Unreasonable Searches and Seizures
Explain what constitutes an unreasonable search or seizure.
The Fourth Amendment to the US Constitution protects citizens’ rights to be free from unreasonable governmental intrusion. The text of the amendment reads: “The right of the people to be secure in their persons, houses, papers, and effects, against unreasonable searches and seizures, shall not be violated, and no Warrants shall issue, but upon probable cause, supported by Oath or affirmation, and particularly describing the place to be searched, and the persons or things to be seized.”
There are many legal safeguards in place to ensure that police officers interfere with citizens’ Fourth Amendment rights under limited circumstances. In Centervale, there have been several citizen complaints about Fourth Amendment violations by the local police department. The Centervale chief of police, Charles Draper, has determined that the behavior of some police officers reveals a lack of consistent understanding of the criminal justice concepts dealing with the Fourth Amendment prohibition against unreasonable searches and unreasonable seizures.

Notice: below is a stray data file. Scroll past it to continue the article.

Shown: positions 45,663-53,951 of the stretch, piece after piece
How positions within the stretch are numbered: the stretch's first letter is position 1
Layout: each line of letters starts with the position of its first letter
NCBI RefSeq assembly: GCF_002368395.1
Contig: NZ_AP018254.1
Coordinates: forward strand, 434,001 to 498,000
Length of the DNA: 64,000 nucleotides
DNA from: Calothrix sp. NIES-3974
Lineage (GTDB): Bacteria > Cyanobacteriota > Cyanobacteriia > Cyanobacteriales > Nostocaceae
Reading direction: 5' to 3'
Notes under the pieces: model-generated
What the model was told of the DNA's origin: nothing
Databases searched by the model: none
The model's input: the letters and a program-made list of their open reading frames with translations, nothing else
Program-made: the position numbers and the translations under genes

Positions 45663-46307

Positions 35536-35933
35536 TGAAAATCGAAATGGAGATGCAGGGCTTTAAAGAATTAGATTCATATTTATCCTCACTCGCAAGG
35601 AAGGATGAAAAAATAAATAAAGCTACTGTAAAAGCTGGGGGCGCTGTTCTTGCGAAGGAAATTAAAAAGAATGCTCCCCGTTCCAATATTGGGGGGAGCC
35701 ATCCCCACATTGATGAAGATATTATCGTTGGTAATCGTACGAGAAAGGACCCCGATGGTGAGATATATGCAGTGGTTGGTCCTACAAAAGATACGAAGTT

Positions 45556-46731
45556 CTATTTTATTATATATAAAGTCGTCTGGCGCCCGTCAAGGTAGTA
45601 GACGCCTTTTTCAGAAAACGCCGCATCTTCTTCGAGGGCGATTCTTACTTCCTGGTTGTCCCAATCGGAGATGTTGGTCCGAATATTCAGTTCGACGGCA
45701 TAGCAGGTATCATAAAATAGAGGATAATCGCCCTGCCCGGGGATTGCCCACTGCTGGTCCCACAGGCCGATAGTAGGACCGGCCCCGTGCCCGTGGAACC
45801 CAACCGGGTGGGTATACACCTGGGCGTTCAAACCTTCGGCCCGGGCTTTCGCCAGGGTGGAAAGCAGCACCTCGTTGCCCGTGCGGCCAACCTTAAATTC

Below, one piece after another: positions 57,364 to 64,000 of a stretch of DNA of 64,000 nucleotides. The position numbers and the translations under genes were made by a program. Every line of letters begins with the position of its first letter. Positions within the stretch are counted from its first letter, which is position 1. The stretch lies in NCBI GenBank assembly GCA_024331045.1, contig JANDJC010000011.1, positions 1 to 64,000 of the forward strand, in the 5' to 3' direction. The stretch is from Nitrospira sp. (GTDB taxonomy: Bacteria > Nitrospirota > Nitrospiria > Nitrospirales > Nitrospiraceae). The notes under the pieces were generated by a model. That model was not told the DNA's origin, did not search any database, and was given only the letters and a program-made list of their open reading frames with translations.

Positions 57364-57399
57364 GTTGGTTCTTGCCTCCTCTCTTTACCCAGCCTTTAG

By Saturday, June 18, 2016, in a minimum of 250 words, post to the Discussion Area your response to the following:
- Explain what constitutes an unreasonable search or seizure.
- Use examples to support your response.
- Explain how the exclusionary rule and fruit of the poisonous tree apply.
By Wednesday, June 22, 2016, read and respond to at least two of your classmates’ posts by commenting on the examples and explanations in their postings.
Discussion Grading Criteria and Rubric
All discussion assignments in this course will be graded using a rubric. This assignment is worth 40 points. Download the discussion rubric and carefully read it to understand the expectations.